Bipolar Disorder is one of the most complicated mental illnesses to understand. We simply think that Bipolar is just experiencing extreme moods, but there is so much more to it that no one really knows except the ones who are fighting the battle.
How is this article going to make people understand?
Well, I am about to take you inside a Bipolar mind.
First and foremost, I have a family history of mental illness. My mom struggles with severe depression and anxiety and I have a theory that my grandmother struggled with Bipolar. This makes me a shoo-in for history.
The first time I was diagnosed with Bipolar Disorder was when I was 17 years old after I got caught cutting myself while contemplating suicide.
I thought my dramatics was just apart of being a typical teenager, but taking a look back — it wasn’t.
I felt things very deeply.
Some people struggled with feeling emotions while I struggled with controlling my emotions.
A Bipolar mind would find creative ways to destroy a relationship without realizing it. Part of me thinks that we subconsciously try to destroy our relationships because we are ashamed of who we are.
We know that we are hard to live with. I mean the media labels us as “crazy”. They portray us as monsters that can be a danger to others when in reality we are only a danger to ourselves.
Sometimes I would find myself screaming and punching my big stuff bear to get out all of the negative energy that comes with the illness. If I were to describe the feeling, I would describe it as a demon trying to leave my body. The amount of anxiety and anger I would feel is absolutely unbearable.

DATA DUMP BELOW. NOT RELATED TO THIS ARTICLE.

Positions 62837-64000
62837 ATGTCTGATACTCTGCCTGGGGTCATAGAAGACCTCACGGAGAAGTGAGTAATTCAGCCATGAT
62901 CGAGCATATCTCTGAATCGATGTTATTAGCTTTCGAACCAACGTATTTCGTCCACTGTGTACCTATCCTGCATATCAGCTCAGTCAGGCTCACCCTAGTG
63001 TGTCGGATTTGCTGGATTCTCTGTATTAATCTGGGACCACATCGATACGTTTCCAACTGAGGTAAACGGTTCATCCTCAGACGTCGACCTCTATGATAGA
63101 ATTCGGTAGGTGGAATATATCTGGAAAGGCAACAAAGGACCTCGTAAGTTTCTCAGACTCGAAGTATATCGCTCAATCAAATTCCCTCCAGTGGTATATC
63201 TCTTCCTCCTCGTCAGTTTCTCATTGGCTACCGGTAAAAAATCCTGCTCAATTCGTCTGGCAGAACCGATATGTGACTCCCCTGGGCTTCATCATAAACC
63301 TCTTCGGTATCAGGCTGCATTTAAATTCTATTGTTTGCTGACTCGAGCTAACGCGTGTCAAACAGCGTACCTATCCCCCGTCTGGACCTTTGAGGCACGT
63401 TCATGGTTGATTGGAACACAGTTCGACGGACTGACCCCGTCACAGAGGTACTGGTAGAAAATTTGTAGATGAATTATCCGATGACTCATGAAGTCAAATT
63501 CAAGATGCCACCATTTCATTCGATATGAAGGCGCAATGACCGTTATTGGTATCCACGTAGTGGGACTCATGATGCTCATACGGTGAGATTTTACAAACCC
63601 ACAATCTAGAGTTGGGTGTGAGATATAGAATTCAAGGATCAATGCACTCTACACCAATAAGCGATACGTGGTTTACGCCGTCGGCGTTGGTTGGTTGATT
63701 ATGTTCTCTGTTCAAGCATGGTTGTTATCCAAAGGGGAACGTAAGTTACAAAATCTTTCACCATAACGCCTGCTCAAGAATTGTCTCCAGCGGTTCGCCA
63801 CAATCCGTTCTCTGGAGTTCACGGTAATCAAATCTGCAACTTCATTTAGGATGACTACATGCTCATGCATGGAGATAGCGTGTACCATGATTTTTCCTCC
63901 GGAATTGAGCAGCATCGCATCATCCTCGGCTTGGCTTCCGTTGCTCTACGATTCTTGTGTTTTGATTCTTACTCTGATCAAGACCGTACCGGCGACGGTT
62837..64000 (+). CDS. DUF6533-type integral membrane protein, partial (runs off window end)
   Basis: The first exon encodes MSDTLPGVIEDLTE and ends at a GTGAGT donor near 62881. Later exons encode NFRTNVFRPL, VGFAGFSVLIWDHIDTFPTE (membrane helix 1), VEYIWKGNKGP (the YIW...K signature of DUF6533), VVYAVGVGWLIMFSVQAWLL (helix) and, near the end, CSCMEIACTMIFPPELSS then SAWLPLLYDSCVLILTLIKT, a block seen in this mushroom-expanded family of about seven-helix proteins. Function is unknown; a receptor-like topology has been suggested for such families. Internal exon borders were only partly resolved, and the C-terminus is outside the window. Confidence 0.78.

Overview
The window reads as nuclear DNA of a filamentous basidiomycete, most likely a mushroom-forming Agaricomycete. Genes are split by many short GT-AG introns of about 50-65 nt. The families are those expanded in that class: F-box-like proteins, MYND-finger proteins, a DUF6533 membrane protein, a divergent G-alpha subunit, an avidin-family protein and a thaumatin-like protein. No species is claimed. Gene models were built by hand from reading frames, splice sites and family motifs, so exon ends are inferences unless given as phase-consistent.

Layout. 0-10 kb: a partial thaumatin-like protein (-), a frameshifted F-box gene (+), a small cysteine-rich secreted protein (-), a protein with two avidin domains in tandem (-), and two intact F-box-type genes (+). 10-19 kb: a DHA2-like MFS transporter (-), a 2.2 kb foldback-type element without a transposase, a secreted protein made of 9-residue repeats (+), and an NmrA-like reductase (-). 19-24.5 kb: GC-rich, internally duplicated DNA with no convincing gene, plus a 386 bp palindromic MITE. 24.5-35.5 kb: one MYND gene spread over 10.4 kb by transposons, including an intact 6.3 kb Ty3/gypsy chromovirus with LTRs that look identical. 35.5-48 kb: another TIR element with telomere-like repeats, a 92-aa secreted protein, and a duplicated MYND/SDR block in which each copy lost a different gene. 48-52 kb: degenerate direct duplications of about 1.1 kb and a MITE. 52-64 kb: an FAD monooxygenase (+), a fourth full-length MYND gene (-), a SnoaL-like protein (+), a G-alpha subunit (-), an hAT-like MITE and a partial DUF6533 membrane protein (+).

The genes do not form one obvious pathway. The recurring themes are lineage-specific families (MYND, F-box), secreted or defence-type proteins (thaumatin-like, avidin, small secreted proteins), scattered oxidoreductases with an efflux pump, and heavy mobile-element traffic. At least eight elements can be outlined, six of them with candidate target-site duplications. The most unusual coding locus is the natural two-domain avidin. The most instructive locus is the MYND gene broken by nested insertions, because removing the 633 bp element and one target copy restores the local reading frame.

Now that I pretty much just explained how we are emotional humans, let talk about my experience with the two “moods” that are described as Bipolar Disorder: Depression & Mania.
Being manic is described as having an abnormally large amount of energy. People with Bipolar ( including me) love being manic because we feel a high of euphoria. This is the time when we overbook our schedules, stay up all night, feel like we are on top of the world — that no one can bring us down because we are just so happy.
The way to describe the high was as if we are “on something”. I would become extremely happy and excited for literally no reason. The “literally no reason” part would be the scary part. When I would feel the high coming, I would have no choice, but to mask it with sarcasm so I don’t come off as crazy.
Here Comes The Depression…After mania comes depression and this is what I struggle with the most. Bipolar depression is not the same as clinical depression in my personal opinion. When the depression part of Bipolar kicks in, I shut down completely.
Going from Mania to Depression is like enjoying the happiness and sunshine that comes with the beach to just get hit by a huge wave making it difficult to get back on your feet.
The depression can be severe to the point that I physically can not get out of bed to function in my daily life. My brain would go into complete lockdown — refusing to do basic things such as showering and cooking food. I would avoid social interaction because my brain would be too exhausted to hold a conversation.
This has affected my career, finances, and physical health. It is a horrible way to live.
The scary part is that I don’t know which mood is going to hit me when I wake up in the morning, but I still somehow have to navigate through life.
Here is where I write about my personal mental health challenges